Professor Jay Dolmage grew up in Gravenhurst, Ontario and was part of the early disability rights movement in Canada. Dolmage’s brother and uncle are both disabled making disability an important topic for Dolmage and his family. After graduating high school, he moved to Vancouver to study English at the University of British Columbia. During his studies Dolmage noticed a big gap in how universities were handling disability. He did not see an environment that was trying to be accessible. Towards the end of his undergraduate career, Dolmage discovered that disability studies was an academic field. He was able to piece together his background realizing he wanted to learn more. Dolmage completed his master’s in creative writing at the University of Windsor before moving to Ohio to complete his PhD at the Miami University of Ohio.
A big part of Professor Dolmage’s research involves rhetoric and disability studies. Disability is a common topic in university research, however most of that research is studying the disability itself and looking for ways to cure it. Dolmage believes we should be looking at ways for disabled people to thrive in our culture. His first book Disability Rhetoric discusses the ways we talk about disability through popular culture such as movies and how disability shapes attitude, values, and social structures. In his second book Academic Ableism, he looks at the relation between higher education and disability. Higher education has been constructed as the opposite of disability and has formed itself to be a place where students work hard and not admit weakness. Academic Ableism pushes the reader to rethink higher education as a place that can accommodate anyone who walks into the classroom and where listening to disabled people and seeing their value makes higher education a radically better place for everyone.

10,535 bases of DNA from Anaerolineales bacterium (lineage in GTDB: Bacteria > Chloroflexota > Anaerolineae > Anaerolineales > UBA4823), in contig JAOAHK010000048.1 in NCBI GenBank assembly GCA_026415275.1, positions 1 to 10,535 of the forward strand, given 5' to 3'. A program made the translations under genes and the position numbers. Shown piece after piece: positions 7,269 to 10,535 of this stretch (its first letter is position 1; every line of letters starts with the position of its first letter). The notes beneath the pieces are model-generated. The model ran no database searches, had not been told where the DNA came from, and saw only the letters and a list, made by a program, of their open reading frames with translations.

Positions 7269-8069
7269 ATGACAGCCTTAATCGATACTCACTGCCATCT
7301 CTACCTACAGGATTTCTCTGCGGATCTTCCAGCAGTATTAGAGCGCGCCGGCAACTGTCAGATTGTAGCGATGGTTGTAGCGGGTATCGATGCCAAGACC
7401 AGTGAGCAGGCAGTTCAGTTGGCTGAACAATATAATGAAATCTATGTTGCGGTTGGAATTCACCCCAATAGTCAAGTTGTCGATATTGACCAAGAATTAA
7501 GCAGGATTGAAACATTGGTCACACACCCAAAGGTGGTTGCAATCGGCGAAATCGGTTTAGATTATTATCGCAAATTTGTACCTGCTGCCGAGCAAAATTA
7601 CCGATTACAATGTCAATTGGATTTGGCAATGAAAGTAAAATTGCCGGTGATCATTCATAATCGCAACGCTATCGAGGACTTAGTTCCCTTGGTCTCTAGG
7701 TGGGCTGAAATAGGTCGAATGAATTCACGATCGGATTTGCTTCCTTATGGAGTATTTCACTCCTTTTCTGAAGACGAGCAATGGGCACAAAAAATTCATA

College of New Scholars, Artists and Scientists, Royal Society of Canada
Professor Dolmage was the recipient of this award in 2020. This a mid-career leadership award for recognition of research. This award gives researchers a voice on their topics of research. The Royal Society meets twice a year with the other award recipients and essentially create solutions for big problems. This gives the members an opportunity to present their research and collaborative work. Dolmage looks forward to sharing his research on disability studies as well as bringing questions related to arts.
Canadian Journal of Disability Studies
The focus of this journal is to publish original peer reviewed articles that progress research in the multidisciplinary field of disability studies. Professor Dolmage explains how disability is an important factor in academic research. The research surrounding disability treats disabled people as research subjects giving us a biased view about what disability is. Many believe disability needs to be cured or irradicated. The journal takes a critical perspective by treating disabled people as creators and researchers and giving them a field that foregrounds their perspectives. In this journal you can find almost every academic discipline mentioned with disability being interdisciplinary by cutting across all fields.
What piece of advice would you give current/incoming UW students?
Professor Dolmage encourages students to reach out and communicate with professors. They are more than willing to help and navigate students through these tough times. Dolmage also recommends students to be easy on themselves and get help when needed. Asking for help is an important skill to have in life and there are many resources at Waterloo and in the faculty of arts that can benefit students.